Choosing between Asset-Liability Management and Asset Only approaches
In Level 3's Institutional IPS readings, the CFA Institute addresses the various types of institutional investors along with their similarities and differences. That discussion centers primarily on their RR-TTLLU IPS constraints and the ability of each institution to take on risk given those factors.
Whatever their differences, one common thread shared across all of these institutions is that the most important part of determining their risk tolerance is the relative importance of funding their liabilities.
Institutions with fewer constraints on their liabilities can employ an asset only (AO) approach. With AO, the goal is to maximize total return, and the market risk of any liabilities is not considered.
Asset Liability management (ALM) on the other hand, explicitly considers the risks of liabilities and seeks to construct a portfolio that minimizes chances of shortfall risk. ALM does this by selecting assets that have a high correlation with liabilities. If liabilities increase, assets should too, thereby ensuring there is always sufficient cash on hand.
Most institutions use ALM, at least in some capacity—and it is vital for banks, insurance companies, and defined benefit pension plans. Thus the exam focuses most of its attention on the nuances of ALM rather than AO (which you can treat as the "default" mode for individuals).
Choosing between an ALM or AO framework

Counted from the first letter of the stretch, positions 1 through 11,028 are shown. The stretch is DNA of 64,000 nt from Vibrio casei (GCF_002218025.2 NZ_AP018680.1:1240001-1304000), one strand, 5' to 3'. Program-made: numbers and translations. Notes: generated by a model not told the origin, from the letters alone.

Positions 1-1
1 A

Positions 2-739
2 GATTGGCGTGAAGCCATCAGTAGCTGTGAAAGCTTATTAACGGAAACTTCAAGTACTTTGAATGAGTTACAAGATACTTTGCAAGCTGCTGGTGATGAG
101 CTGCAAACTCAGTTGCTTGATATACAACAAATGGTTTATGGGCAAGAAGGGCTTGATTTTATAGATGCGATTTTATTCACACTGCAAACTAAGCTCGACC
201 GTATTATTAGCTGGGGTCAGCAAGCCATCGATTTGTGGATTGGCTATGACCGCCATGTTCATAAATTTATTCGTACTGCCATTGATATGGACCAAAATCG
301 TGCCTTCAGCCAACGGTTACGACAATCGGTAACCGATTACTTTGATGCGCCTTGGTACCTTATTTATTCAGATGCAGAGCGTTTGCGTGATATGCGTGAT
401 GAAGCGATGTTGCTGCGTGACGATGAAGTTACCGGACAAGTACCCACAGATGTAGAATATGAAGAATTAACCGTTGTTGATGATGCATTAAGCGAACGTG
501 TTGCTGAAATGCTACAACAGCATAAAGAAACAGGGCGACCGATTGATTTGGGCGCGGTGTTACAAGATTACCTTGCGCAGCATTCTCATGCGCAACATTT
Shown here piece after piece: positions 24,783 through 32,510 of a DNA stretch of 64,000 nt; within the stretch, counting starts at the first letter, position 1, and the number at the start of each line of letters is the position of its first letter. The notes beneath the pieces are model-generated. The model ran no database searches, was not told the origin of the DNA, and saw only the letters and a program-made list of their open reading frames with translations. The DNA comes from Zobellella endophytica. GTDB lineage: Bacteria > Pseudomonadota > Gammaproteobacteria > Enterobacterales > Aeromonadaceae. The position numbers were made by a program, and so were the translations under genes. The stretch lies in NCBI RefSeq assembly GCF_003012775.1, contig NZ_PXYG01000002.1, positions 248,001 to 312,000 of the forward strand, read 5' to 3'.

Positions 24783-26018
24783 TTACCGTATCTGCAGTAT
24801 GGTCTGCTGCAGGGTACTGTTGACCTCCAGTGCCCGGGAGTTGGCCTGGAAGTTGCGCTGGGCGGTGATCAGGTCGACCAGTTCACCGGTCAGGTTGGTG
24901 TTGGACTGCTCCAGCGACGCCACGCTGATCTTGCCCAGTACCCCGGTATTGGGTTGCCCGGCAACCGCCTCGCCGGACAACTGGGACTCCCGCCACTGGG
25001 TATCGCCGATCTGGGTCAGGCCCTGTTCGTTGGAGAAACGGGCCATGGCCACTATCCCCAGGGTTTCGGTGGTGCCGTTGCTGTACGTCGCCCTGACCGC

In our full level 3 study notes we cover the detailed ALM framework with respect to defined pension plans (the most likely to be tested area) as well as within each type of institution plus relate it explicitly to its broader discussion within the fixed income section.
While we like to save some of the good stuff for our paying clients :) here are some of the key factors you should be aware of if you get a Level 3 exam question askng you to identify whether an institution should employ ALM or AO.
Basically, an institutional investor (such as a bank, DB pension plan, or insurance company) would choose ALM over AO if:
- They have below average risk tolerance
- There are high penalties for failing to meet liabilities (e.g. a pension not paying the retiree)
- When the portfolio risk has a direct impact on the investor’s ability to take risk elsewhere
The last three reasons for using ALM over AO are tied specifically to interest rates and fixed income investments. Namely ALM is more attractive when:
- There are legal or regulatory requirements in place for holding fixed income
- Liabilities are highly sensitive to interest rates
- There are tax incentives that make fixed income holdings much more attractive